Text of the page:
Ford County by John Grisham

August 26, 2010

ford county Summary (with spoilers): Author John Grisham, who initially made a name for himself as a writer of legal thrillers, explores the short story genre in Ford County. This book is a collection of seven stories that mostly take place in the fictional town of Clanton, Miss. Only the setting connects the stories — and the fact that many of the characters seem like backwoods rednecks.

The book opens with “Blood Drive”, which I think was supposed to be a humorous look at the misadventures of a group of three men who venture to Nashville to donate blood for a friend who was in a construction accident. They get into a series of bad situations that include shootouts and chases with one of them hanging from the yakima rack on top of the vehicle. Next came “Fetching Raymond” about a family that goes to prison to see their son and brother before he is executed by the state. After that was “Fish Files”, an engaging story about a lawyer who, when a fat settlement essentially fall into his lap, decides to chuck it all — practice, family — and head to South America with the dough.

“Casino”, about a spurned husband who gets the ultimate revenge on his ex-wife’s new lover; “Michael’s Room”, about a lawyer who unexpectedly has to face the consequences of one of his cases; “Quiet Haven”, about a man with a penchant for nursing home scams; and “Funny Boy” about a gay Clanton man who returns from San Francisco to live out his final days as he’s ravaged by the AIDS virus round out the lineup.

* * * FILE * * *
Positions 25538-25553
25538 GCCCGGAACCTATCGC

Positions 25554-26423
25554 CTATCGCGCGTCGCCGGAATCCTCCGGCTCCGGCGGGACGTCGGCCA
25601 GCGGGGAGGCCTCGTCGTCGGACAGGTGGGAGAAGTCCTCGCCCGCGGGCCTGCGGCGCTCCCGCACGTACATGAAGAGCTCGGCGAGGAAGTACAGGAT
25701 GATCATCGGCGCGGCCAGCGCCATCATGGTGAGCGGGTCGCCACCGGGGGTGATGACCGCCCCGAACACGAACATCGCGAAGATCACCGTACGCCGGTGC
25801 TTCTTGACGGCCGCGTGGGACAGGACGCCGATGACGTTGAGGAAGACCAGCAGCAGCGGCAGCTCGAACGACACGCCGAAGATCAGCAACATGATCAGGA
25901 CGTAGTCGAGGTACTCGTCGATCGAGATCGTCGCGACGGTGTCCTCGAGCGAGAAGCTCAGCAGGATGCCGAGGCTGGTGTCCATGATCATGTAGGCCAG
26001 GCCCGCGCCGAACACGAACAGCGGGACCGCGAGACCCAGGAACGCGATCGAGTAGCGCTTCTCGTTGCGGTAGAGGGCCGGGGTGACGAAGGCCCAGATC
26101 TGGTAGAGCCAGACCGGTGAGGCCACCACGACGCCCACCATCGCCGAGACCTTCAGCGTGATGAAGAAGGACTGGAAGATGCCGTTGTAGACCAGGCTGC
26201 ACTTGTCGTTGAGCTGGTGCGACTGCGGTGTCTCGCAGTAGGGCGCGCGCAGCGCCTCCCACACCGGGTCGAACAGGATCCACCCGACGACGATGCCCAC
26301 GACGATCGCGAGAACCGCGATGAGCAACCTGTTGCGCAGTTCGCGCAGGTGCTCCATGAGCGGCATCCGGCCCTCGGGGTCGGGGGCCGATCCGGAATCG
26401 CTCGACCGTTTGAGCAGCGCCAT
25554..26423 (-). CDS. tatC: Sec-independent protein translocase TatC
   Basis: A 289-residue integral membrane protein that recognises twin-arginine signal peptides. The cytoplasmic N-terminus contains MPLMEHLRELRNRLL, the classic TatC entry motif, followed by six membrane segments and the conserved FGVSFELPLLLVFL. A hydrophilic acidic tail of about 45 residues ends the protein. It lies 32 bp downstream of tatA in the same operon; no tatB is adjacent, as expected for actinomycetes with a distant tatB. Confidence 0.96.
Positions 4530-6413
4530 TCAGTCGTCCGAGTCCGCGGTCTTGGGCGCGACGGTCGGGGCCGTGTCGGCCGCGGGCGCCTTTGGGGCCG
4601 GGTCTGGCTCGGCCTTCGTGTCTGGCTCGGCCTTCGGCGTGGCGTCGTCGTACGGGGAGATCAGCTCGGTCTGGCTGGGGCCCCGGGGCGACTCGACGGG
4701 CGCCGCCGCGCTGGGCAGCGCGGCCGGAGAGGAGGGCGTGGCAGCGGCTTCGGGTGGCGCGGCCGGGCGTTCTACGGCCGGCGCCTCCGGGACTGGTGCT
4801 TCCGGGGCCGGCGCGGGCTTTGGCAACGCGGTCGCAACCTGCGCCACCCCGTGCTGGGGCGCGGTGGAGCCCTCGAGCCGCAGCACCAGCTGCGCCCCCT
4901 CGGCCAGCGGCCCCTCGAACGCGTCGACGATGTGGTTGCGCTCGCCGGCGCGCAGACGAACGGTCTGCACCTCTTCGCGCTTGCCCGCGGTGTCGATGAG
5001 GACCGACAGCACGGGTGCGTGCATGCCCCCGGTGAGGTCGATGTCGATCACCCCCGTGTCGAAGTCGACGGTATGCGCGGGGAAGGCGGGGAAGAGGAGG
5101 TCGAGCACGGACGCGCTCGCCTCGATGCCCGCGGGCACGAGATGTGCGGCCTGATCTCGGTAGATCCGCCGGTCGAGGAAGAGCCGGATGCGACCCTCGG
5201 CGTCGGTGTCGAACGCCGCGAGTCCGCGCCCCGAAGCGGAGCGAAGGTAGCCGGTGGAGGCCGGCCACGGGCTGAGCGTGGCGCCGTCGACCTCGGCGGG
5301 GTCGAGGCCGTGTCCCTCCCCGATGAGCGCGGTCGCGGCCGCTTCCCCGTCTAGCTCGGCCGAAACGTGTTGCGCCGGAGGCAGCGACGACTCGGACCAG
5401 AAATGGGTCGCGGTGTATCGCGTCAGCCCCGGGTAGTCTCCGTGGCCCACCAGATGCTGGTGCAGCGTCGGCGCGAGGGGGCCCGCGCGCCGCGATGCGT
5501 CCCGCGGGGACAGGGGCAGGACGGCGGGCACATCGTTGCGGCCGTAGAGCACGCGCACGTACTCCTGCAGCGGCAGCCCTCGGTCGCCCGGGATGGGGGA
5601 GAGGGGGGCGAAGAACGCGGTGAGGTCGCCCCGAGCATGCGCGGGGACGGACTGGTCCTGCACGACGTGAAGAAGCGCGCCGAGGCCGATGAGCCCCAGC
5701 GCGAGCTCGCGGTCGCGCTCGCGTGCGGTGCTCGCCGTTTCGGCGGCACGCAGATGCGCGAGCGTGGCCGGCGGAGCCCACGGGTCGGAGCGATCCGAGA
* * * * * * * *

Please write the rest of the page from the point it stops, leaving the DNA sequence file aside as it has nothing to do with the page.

• I’ve always thought Grisham is a good storyteller. His work might never appear on a reading list for a college Lit class, but he’s entertaining enough for me.
  • I enjoyed most of the stories, particularly “Fish Files” and “Quiet Haven”. I think the idea of forgetting everything and moving to paradise with a big mound of cash like the protag in “Fish Files” is attractive to most people. And I was intrigued by the scammer in “Quiet Haven”. I knew something was up with him right from the start, but couldn’t figure out his angle until it was spelled out for me.


  • I listened to the audio version of this book, which was read by Grisham himself. His reading was completely flat and BORING! He barely brought any emotion to his own words. I mean, I didn’t figure out that “Blood Drive” was supposed to be a comedy until the very end because Grisham practically read it in a monotone the whole way through. I usually don’t notice readers unless they’re terrible. Grisham was pretty bad.
  • Though I enjoyed the general idea — that of taking the house down — behind the story “Casino”, I have to call bullshit on this kind of thing ever happening for real. Not at Indian casinos, at any rate. Yes, people can count cards and win large amounts of money doing so. But not at Indian casinos, and not when table limits come into play. There’s no way in hell any Indian casino would allow someone to play six hands at $50,000 per. Those are Vegas numbers, not Mississippi numbers.


Ford County by John Grisham was a rather enjoyable collection of stories that is worth reading, especially if you’re a Grisham fan. They don’t feature the gripping courtroom drama that Grisham is known for, but the characters and situations are interesting enough to draw you in for a fun weekend of reading. I give this book 4 stars out of 5.

Leave a Reply